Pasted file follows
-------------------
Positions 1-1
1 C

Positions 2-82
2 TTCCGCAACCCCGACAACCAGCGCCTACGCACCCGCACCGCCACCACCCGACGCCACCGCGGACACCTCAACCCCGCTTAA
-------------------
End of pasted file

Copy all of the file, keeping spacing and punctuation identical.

Positions 1-1
1 C

Positions 2-82
2 TTCCGCAACCCCGACAACCAGCGCCTACGCACCCGCACCGCCACCACCCGACGCCACCGCGGACACCTCAACCCCGCTTAA